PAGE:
Not content with generalities, the authors conclude with an extensive section describing the variations of physeal fractures in each long bone. The article is fun and inspiring to read because of the obvious fascination that the authors had in exploring the topic so completely.  Rarely has experimental and clinical thought been so nicely interwoven. We don’t write that way now, and rarely if ever will we see a 36-page article in one of today’s orthopaedic journals; in many ways we are poorer for that.

Classification systems are highly cited and influential; they figure prominently in lists of top-cited orthopaedic articles.  Those at the top earn this rank by their utility.  This is just one of three monumental contributions by the late Dr. Salter of Toronto (along with introducing us to surgical reorientation of the acetabulum and to continuous passive motion). Please share your reactions to this classic article and its impact on you and your practice.

Paul Sponseller, MD

JBJS Deputy Editor for Pediatrics

JBJS Classics: Cervical Discectomy and Interbody Fusion

JBJS-Classics-logoEach month during the coming year, OrthoBuzz will bring you a current commentary on a “classic” article from The Journal of Bone & Joint Surgery. These articles have been selected by the Editor-in-Chief and Deputy Editors of The Journal because of their long-standing significance to the orthopaedic community and the many citations they receive in the literature. Our OrthoBuzz commentators will highlight the impact that these JBJS articles have had on the practice of orthopaedics. Please feel free to join the conversation about these classics by clicking on the “Leave a Comment” button in the box to the left.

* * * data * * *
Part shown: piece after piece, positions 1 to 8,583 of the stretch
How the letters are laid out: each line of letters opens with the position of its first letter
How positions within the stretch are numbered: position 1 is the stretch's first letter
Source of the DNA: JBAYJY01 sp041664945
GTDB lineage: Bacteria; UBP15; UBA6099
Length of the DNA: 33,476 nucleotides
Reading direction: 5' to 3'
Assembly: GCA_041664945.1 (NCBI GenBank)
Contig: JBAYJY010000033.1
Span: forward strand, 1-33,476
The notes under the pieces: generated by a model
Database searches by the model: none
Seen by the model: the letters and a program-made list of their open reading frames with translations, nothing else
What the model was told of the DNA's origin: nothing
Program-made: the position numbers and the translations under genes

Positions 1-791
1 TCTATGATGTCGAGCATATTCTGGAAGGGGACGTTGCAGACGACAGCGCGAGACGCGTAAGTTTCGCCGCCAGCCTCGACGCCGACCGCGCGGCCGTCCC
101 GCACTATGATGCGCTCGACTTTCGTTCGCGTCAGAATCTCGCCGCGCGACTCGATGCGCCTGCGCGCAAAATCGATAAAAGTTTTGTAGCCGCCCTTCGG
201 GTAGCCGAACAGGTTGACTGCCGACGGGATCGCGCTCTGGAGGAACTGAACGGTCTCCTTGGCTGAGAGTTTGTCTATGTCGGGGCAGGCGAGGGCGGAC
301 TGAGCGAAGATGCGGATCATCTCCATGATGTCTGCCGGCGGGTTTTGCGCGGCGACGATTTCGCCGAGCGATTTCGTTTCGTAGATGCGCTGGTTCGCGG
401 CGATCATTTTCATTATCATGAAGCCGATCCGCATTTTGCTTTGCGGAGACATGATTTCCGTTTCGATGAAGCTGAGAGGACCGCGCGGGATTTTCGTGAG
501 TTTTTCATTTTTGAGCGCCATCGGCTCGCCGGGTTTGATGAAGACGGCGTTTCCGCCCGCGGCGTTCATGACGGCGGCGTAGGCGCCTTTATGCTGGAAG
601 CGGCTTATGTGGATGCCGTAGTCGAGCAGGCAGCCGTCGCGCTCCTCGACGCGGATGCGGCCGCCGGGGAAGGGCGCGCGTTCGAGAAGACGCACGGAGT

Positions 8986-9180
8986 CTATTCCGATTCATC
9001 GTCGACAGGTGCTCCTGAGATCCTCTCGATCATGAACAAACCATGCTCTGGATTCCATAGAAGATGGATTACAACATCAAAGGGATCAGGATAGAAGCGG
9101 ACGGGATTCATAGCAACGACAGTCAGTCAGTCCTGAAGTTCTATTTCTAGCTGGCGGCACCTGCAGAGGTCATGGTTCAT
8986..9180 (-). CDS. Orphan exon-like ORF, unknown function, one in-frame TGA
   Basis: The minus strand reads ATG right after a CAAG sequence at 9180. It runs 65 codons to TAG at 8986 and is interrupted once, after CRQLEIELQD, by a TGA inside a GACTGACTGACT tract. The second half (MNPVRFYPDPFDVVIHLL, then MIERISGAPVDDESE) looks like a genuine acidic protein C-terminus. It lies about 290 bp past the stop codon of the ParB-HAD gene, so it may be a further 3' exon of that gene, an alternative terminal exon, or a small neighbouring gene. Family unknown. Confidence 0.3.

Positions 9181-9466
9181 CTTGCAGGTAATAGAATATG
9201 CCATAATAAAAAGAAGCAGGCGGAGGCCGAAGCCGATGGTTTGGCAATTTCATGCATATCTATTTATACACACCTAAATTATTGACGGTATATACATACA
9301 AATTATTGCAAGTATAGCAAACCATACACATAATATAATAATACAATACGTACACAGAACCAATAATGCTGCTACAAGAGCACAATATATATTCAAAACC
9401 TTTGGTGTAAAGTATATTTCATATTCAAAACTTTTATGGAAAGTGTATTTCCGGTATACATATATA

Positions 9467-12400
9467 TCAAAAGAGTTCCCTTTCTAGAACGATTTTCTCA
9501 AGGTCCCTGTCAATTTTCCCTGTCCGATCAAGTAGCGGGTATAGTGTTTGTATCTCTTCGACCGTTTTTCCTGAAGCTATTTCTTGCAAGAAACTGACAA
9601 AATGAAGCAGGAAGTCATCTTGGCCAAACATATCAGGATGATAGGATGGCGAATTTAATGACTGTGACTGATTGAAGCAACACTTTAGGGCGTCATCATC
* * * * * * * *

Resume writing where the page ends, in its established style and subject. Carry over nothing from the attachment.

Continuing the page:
It is rare that an article published more than 50 years ago continues to have an impact on clinical practice today. But that is the case with “The Treatment of Certain Cervical-Spine Disorders by Anterior Removal of the Intervertebral Disc and Interbody Fusion.” What make this article so unique are the details that Drs. George Smith and Robert Robinson put into describing the procedure and the careful follow-up of their early experience with this technique.

I have had a copy of this article in my files since I was a resident at Yale, training with Wayne Southwick, who had trained with Dr. Robinson at the time this approach to the cervical spine was developed. The two key contributors to anterior cervical spine surgery back in the 1950s were Dr. Robinson and the neurosurgeon Dr. Ralph Cloward.

Dr. Robinson’s technique has the support of biomechanical principles, which makes this particular approach and bone-graft fusion construct inherently stable; hence, its continued use to this very day. However, back in the ‘50s, and even when I trained in the 1970s, hardware to stabilize the spine following discectomy was not available in the US.